Enhancement of Tibialis Anterior Recovery by Intermittent Sequential Pneumatic Compression of the Legs2018-05-13T16:29:28+00:00

Enhancement of Tibialis Anterior Recovery by Intermittent Sequential Pneumatic Compression of the Legs

Avi Wiener, Joseph Mizrahi, and Oleg Verbitsky

Abstract

In this study we examined the effect of Intermittent Sequential Pneumatic Compression (ISPC) of the legs on the recovery of fatigued Tibialis Anterior (TA) muscles. Eight subjects performed 10 min fast walking on a treadmill, followed by 2 min sustained effort of the TA (load A). Immediately afterwards they took 3 min of resting time, during which one leg was treated by ISPC (active recovery) and the opposite one served as a control (passive recovery). A second sustained effort (load B), similar to load A in intensity and duration, followed the recovery period. Surface EMG of the TA was used to monitor muscle fatigue. The results indicate that the mean power frequency (MPF) of the actively recovering TA was significantly higher than that of the passively recovering TA, irrespective of the side on which ISPC was applied. An additional interesting result was the higher MPF in the beginning of load B compared to that of the end of load A. However, this difference was significant in the actively recovering leg, but not so in the passively recovering leg.

It was concluded that ISPC treatment of fatigued muscle after a sustained effort improves its contractile capacity in comparison to passive recovery.

Authors:

Avi Wiener, Joseph Mizrahi, and Oleg Verbitsky

Department of Occupational Medicine, Rambam Medical Center, and Department of Biomedical Engineering, Technion, Israel Institute of Technology, Haifa, Israel

References:

[1] Belcastro AN, Bonen A: Lactate elimination from blood during active recovery. J Appl Physiol 1975; 39: 932-936.

[2] Boileau RA, Misner JE, Dykstra GL: Blood lactic acid removal during treadmill and bicycle exercise at various intensities. J Sport Med 1983; 23: 159-167.

[3] Edwards RHT: Human muscle function and fatigue. Human muscle fatigue: physiological mechanisms. Pitman Medical, London (Ciba Foundation symposium 82) 1981, pp 1-18.

[4] Flam E, Berry S, Coyle A: Blood-flow augmentation of intermittent pneumatic compression systems used for the prevention of deep vein thrombosis prior surgery. Am J Surg 1996; 171: 312-315.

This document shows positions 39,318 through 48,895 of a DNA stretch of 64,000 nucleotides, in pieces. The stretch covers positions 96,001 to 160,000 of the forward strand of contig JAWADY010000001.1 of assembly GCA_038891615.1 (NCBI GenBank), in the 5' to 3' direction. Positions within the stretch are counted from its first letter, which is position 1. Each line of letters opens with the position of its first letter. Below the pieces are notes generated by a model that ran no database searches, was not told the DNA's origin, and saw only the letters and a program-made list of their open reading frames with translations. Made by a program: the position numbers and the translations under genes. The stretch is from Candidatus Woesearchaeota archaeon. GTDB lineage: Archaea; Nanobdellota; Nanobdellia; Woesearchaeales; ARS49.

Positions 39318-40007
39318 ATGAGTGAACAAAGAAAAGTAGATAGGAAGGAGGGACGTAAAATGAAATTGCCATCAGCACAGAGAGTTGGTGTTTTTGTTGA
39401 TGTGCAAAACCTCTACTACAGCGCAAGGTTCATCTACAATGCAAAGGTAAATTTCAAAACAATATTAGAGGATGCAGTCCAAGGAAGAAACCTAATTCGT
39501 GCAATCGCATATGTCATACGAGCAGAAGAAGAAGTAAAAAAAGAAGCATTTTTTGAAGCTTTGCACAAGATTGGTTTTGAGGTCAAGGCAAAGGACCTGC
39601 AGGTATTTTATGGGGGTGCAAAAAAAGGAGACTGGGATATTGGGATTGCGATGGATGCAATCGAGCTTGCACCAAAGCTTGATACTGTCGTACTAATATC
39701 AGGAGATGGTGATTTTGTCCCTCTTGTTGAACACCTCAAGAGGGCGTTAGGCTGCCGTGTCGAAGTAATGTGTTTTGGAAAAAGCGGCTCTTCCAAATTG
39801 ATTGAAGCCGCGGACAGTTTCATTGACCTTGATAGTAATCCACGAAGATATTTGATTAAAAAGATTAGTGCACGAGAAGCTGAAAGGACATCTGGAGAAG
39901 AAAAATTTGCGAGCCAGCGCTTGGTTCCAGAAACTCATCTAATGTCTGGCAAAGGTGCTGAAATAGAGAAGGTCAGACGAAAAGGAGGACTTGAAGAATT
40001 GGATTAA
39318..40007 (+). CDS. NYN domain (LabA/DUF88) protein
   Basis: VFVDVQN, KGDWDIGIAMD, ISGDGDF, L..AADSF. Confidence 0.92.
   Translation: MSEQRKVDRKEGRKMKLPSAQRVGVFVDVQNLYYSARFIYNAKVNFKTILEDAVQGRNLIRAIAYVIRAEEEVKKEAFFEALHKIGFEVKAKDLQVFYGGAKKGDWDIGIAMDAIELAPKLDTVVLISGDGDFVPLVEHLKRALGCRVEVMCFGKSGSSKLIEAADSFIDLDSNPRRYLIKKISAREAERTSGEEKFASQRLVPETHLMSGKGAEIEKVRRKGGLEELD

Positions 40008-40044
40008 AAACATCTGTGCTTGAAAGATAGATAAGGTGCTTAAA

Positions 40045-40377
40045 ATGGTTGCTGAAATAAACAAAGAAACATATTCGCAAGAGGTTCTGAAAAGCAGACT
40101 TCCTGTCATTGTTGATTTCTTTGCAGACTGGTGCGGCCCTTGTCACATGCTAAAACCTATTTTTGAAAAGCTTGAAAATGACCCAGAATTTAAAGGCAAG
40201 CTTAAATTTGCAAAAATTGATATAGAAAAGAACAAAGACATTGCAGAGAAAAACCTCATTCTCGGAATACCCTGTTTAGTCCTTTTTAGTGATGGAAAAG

[5] Hreljac A: Determinants of the gait transition speed during human locomotion: kinematic factors. J Biomechanics 1995; 28: 669-677.

[6] Hultman, E., Spriet, LL, Soderlund K: Biochemistry of muscle fatigue. Biomed Biochim Acta 1986; 45: S97-S106.

[7] Ingram Jr RH, Braunwald E: Alternations in circulatory and respiratory functions, in Anthony S, Fauci, et al (eds): Harrison’s principles of internal medicine. McGraw-Hill, 14th ed, 1998, pp 190-194.

[8] Killewich LA, Sandager GP, Nguyen AH: Venous hemodynamics during impulse foot pumping. J Vasc Surg 1995; 22: 598-605.

[9] Levy M, Kushnir T, Mizrahi J, Itzchak Y: In Vivo P- 31 NMR studies of paraplegic’s muscles activated by functional electrical stimulation. Magnetic Resonance in Medicine 1993; 29: 53-58.

[10] Mainwood GH, Renaud JM: The effect of acid-base balance on fatigue of skeletal muscle. Am J Physiol Pharmacol 1985; 63: 403-416.

[11] Rodgers MM: Dynamic foot biomechanics. JOSPT 1995; 21: 306-316.

[12] Moritani T, Nagata A, Muro M: Electromyographic manifestations of muscular fatigue. Med Sci Sports Exerc 1982; 14: 198-202.

[13] Verbitsky O, Mizrahi J, Levin M, Isakov E: Effect of ingested sodium bicarbonate on muscle force, fatigue and recovery. J Appl Physiol 1997; 83: 333-337.

[14] Vollestad NK, Sejersted OM: Biomechanical correlates of fatigue. Eur J Appl Pysiol 1988; 57: 336-47.

[15] Zelikovski A, Kaye CL, Pink G, Spitzer SA, Shapiro Y: The effects of the modified intermittent sequential pneumatic device (MISPD) on exercise performance following an exhaustive exercise bout. BR J Sports Med 1993; 27: 255-259

Source: http://www.bio.unipd.it/bam/PDF/11-2/01459Wiener.pdf

0